If your dog’s still not well, the vet may order IV fluids, supplemental oxygen, and may even keep your pup hospitalized until his temperature is stable and it’s clear there are no damaged kidneys, etc.

Aftercare

Once your pup’s temperature is stabilized and he’s recovered he’ll be able to come home again.

Depending on the severity of the heatstroke, your vet may ask that you schedule a follow-up appointment to make sure your dog has fully recovered from his experience.

Preventing Heatstroke: The Best Method to Avoid Heat Stroke

Prevention is the best way to keep your fur baby from developing heat stroke. Here are some ways to help your pup on hot, humid summer days:

1. Avoid leaving your pet unattended: enclosed spaces (cars, kennels, cages, crates) can quickly become overheated on hot, humid summer days. Without proper ventilation or cooling, your dog can develop heat stroke within only minutes. Leaving your dog outside unattended for too long is never a good idea, make sure to protect your dog against coyotes depending on your location.

2. Provide adequate shade and water: for dogs that are outside most of the time, be sure to provide as much shade and water as possible. Areas of shade help keep your pet cooler, while water will keep him hydrated. Not only that, but you can set up a baby pool of water or even sprinklers (pools, etc. should be set up in shady areas to provide maximum cooling). This way, your pup will have plenty of water and shade to stay comfortable. On the hottest days, consider bringing your dog inside where it’s air conditioned.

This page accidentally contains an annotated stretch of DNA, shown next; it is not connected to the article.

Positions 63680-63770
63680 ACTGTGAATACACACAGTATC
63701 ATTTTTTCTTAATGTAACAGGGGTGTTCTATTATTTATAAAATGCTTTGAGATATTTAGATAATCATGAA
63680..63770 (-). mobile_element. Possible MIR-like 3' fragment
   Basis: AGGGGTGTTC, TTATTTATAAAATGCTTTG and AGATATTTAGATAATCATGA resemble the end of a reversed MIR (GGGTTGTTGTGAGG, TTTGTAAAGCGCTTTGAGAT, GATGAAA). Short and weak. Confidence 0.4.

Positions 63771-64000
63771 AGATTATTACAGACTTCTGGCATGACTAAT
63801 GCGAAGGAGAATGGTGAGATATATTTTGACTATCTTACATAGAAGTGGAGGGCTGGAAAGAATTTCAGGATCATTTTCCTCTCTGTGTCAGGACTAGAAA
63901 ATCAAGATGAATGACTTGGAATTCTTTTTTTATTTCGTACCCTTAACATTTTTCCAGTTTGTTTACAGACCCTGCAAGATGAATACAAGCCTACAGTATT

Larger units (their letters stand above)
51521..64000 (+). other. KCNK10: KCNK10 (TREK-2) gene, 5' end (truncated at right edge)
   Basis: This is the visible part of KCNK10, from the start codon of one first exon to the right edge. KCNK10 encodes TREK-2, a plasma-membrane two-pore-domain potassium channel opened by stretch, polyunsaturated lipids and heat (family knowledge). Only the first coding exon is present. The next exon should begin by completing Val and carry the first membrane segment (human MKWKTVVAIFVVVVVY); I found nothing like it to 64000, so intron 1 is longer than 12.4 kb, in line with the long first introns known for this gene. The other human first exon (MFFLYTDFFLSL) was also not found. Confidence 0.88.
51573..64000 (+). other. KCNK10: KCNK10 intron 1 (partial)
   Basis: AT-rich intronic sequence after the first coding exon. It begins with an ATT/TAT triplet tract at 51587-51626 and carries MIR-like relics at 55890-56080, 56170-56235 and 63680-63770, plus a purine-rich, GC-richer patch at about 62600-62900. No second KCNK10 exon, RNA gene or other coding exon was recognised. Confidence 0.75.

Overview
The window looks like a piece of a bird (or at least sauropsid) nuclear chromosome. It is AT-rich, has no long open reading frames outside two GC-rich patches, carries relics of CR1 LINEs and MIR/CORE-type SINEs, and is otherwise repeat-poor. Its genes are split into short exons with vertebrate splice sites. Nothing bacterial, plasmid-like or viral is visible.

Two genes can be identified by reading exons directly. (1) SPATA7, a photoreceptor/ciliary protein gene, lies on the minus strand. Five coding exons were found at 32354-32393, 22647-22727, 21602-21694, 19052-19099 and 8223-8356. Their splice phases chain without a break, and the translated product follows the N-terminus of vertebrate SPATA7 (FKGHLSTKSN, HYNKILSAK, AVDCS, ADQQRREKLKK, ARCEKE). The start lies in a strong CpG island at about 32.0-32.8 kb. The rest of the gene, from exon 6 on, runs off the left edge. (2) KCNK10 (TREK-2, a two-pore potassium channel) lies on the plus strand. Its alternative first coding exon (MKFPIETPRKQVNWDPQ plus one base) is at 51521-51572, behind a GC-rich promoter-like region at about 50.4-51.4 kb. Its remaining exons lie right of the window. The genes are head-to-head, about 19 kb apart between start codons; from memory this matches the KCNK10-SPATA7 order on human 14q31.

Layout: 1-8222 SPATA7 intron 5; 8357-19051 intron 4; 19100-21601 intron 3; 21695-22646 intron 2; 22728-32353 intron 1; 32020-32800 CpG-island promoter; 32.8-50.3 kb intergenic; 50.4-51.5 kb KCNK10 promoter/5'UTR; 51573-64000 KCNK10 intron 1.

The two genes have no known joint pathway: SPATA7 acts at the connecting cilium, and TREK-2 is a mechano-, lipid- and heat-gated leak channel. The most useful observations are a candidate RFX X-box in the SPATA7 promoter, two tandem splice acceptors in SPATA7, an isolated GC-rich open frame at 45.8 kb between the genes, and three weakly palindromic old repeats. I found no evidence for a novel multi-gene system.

3.  Avoid strenuous exercise: when it’s really hot outside, avoid exercising your pet as he can overheat very quickly. Keep exercise to the coolest times of the day—early morning or after the sun has set are the best times. And don’t forget that hot pavement is could burn your fur baby’s paws, so avoid walking him on hot cement and pavement when temperatures are high.

4. Know the signs of heat stroke and how to treat it: you could save your dog’s life by recognizing the signs of heat stroke and how to treat them.

5. A hair cut: if your dog has a long and/or heavy fur coat, then you might consider giving him a summer hair cut to help him stay cooler. Cutting or shaving your canine companion will make him more comfortable and also make it easier to cool him down should he overheat.

These are some tips you can use to prevent heat stroke in your fur baby. If you are worried about the heat, it might be a good time to teach your dog how to swim! Remember, heat stroke can be serious, even leading to death. Prevention is the key to keep your dog safe and healthy through the hot summer months—then you’ll have a friend for life!

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Kyoko

Kyoko is from a family of 3 and moved to New York with her parents and siblings when she was 13. Kyoko is fond of spending a great amount of time with pets, specifically her beagle Luna and cat Missy. Her boyfriend often complains that she spends too much time giving attention to their animals. Kyoko has written dozens of articles concerning pets and is aiming at owning a pet shop one day!